By Denny Burk, Crosswalk.com
A lot of times people have an objection to the way Christians read the Bible. And their objection is basically that we read selectively. And when it comes to the issue of homosexuality, we think about verses in Leviticus 18:22, which clearly says, “You shall not lie with a male as one lies with a woman, for it is an abomination”. And Christians are careful to listen to that and heed that as a moral norm for their lives.
So, the critiques come to us saying, “If you are obeying that why aren’t you obeying all these other laws of the Old Testament? Like you don’t wear mixed-fabric, or why don’t you keep the Jewish food laws? How come you are picking and choosing from the Bible it seems inconsistently? The answer to that is that it’s really not a new objection at all. It’s not a new issue for Christianity, it’s as old as Christianity. As Christians have always been thinking of how the Old Testament relates to the New Testament. And in particular how the Old Testament law relates to the New Testament, to the new covenant.
So if you look, for instance, in 1 Corinthians or Romans, Paul’s letters he’s talking about this all the time and he wills ay things like, “Do you not know that we have died to the law so that we are no longer bound by it.” What he means by that is that we are not bound or under the condemnation of the law, that was due to lawbreakers based on what you see in the Old Testament. There were curses for law-breakers. He was saying we are no longer bound by this any longer.
He was not saying by this that the Law’s moral demands have no relevance to the new covenant Christian. He had an assortment of commands in the Old Covenant. Some of them were ceremonial, some of them were ritual, some of them were civil laws that governed the theocracy of Israel at the time, and then you had some of the laws that were moral laws which would have been best summed up in the 10 Commandments. Jesus came and fulfilled the ceremonial law and the civil law was no longer in effect when the theocracy of Israel went away.
But that moral law, in the New Testament, is still enduring. So that you see for instance in the 10 Commandments all of them except for one—the Sabbath command—are reiterated in the New Testament. Jesus took all the norms of marriage, and human sexuality and reiterated them. He said in Matthew, “you have heard that it was said do not commit adultery but I say to you whoever looks at a woman lustfully has already committed adultery in his heart.” So, he confirms the adultery command and then intensifies it.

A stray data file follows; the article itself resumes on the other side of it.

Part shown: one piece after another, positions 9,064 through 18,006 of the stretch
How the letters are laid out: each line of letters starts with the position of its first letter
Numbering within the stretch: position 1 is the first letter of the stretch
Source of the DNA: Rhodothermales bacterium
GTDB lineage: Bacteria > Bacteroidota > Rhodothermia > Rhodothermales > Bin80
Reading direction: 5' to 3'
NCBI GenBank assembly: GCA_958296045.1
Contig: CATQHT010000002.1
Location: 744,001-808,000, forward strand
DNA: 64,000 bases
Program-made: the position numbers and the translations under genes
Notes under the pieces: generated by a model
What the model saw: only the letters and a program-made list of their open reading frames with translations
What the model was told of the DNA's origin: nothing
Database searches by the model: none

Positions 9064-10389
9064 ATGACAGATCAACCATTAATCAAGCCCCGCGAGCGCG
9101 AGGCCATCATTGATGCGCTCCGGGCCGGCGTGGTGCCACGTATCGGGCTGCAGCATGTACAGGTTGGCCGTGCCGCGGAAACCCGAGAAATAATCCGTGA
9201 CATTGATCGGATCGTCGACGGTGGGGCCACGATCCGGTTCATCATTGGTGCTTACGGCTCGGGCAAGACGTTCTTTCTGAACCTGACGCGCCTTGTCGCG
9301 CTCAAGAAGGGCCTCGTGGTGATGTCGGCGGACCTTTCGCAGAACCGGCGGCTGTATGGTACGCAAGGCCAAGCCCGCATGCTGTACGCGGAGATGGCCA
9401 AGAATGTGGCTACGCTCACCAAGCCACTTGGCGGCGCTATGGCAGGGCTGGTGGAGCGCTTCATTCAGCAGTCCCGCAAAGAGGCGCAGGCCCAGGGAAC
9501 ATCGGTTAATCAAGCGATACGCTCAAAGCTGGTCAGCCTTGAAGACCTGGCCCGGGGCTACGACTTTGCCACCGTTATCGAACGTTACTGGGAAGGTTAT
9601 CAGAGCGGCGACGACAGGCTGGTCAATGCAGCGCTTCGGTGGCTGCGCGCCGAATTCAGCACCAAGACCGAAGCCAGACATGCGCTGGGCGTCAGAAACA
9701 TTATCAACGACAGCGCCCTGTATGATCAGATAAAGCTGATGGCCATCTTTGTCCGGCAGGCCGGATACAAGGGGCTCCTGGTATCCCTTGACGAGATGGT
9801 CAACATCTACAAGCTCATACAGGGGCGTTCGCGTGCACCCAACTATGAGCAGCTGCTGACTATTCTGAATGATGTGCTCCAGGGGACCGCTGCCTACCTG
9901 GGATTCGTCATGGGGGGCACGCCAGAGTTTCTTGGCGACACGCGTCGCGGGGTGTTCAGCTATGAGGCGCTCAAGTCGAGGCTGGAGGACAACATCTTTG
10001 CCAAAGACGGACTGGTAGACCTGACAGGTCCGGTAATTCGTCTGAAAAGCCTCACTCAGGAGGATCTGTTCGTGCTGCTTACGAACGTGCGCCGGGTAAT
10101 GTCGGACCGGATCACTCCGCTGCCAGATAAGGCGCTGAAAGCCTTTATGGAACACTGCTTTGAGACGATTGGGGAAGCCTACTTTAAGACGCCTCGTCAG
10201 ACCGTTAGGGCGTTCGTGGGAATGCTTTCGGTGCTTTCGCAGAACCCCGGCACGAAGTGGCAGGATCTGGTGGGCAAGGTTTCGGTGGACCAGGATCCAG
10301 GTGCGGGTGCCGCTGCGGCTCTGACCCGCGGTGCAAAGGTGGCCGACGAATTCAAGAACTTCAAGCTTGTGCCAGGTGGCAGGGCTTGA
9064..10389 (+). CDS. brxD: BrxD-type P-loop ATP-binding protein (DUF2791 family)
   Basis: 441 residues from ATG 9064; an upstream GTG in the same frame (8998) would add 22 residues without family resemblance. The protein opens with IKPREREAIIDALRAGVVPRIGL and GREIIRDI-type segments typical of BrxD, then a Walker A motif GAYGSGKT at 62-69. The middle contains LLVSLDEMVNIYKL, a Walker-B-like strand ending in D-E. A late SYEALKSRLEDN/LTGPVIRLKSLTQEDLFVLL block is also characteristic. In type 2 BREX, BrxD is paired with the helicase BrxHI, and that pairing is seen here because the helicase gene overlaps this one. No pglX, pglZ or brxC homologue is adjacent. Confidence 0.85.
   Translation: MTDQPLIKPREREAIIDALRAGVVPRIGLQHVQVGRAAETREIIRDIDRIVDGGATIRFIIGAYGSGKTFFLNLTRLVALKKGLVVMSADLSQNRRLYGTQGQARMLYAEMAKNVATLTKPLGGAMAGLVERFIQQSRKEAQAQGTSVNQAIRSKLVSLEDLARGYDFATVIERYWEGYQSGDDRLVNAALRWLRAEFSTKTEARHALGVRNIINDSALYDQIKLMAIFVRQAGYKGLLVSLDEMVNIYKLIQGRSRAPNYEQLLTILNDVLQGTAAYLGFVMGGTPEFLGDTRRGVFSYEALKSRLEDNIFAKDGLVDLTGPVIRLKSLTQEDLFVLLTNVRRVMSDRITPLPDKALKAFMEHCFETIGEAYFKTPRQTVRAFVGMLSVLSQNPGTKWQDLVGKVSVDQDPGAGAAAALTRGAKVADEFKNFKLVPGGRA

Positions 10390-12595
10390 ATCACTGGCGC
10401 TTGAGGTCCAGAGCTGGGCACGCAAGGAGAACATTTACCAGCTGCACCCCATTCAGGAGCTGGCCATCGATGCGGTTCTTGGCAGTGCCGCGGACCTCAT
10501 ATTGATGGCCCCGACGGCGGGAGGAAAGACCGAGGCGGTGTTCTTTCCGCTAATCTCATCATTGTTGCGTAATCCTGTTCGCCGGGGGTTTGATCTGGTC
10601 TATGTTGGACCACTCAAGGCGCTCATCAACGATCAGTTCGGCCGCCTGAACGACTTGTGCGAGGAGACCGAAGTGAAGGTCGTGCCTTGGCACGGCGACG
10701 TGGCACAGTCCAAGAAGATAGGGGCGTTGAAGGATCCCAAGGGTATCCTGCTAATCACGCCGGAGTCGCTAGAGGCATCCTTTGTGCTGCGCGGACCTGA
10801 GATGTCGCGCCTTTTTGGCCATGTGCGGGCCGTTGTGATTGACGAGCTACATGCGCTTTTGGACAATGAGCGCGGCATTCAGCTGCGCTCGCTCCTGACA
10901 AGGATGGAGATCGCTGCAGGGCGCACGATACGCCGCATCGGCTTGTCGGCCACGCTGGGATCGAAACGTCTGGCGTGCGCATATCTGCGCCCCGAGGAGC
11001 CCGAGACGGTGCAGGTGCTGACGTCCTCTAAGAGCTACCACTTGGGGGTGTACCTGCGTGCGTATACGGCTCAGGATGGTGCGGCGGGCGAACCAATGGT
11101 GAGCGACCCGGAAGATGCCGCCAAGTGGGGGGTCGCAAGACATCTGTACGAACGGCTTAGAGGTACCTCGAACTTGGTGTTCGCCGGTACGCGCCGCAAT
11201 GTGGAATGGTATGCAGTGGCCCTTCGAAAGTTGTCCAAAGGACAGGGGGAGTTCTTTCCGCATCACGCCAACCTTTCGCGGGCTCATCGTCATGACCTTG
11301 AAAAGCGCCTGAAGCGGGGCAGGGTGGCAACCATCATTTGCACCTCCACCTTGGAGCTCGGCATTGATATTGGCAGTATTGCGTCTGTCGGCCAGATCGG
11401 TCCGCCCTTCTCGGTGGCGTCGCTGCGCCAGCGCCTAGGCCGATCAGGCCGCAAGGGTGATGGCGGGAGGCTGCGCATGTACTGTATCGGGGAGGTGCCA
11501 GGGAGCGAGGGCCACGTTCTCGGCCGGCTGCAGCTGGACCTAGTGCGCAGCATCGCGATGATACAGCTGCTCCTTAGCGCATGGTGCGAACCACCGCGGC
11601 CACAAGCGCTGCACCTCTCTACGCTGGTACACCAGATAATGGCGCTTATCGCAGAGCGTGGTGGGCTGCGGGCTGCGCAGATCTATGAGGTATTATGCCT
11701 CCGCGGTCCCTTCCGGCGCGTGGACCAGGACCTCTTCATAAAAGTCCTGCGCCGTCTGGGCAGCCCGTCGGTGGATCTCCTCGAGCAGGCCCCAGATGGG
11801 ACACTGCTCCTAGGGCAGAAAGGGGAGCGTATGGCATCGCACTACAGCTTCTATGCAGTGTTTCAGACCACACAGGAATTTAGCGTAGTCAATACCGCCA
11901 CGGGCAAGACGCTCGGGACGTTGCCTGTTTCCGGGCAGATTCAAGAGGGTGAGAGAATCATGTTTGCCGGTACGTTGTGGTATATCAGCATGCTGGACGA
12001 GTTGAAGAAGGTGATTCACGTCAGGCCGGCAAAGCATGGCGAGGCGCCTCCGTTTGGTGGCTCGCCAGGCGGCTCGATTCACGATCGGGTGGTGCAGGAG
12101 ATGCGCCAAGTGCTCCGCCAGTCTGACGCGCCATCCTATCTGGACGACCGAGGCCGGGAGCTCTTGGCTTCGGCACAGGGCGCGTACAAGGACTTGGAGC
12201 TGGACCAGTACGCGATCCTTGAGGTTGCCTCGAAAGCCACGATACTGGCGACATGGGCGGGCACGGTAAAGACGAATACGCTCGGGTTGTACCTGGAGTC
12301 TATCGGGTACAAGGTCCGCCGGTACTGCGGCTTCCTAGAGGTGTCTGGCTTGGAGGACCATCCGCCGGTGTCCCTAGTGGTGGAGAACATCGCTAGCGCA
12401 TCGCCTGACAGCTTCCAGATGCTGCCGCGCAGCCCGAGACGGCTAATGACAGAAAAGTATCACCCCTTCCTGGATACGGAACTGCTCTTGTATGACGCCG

So, those moral commands come over into the New Testament. So when you look at the apostle Paul and his reflection on the issue of homosexuality he is bringing over the Old Testament norm for human sexuality, and that norm is very simply one man and one woman in a covenanted union for life. That is the only normative expression for human sexuality. Everything outside of that in the Scripture is considered to be a sin.
So, Paul and Jesus, both of them, whenever they wanted to establish the deepest meaning of our human sexuality, the deepest meaning of marriage is, neither of them would refer back to the polygamist kings or patriarchs (Abraham, Isaac, and Jacob) they would skip right over those guys and go back directly to Genesis 2. “For this cause a man shall leave his father and mother and the two become one flesh”. That was the norm before there was any sin in the world, any fall, there was one man and one woman in a permanent covenanted union before God.
Jesus and Paul, the rest of the New Testament, confirmed that as the norm and everything outside of that is considered to be sin. So, there is a moral core from the Old Testament that carries over into the New Testament and you see that confirmed over and over again.
Photo Credit: ©Sparrowstock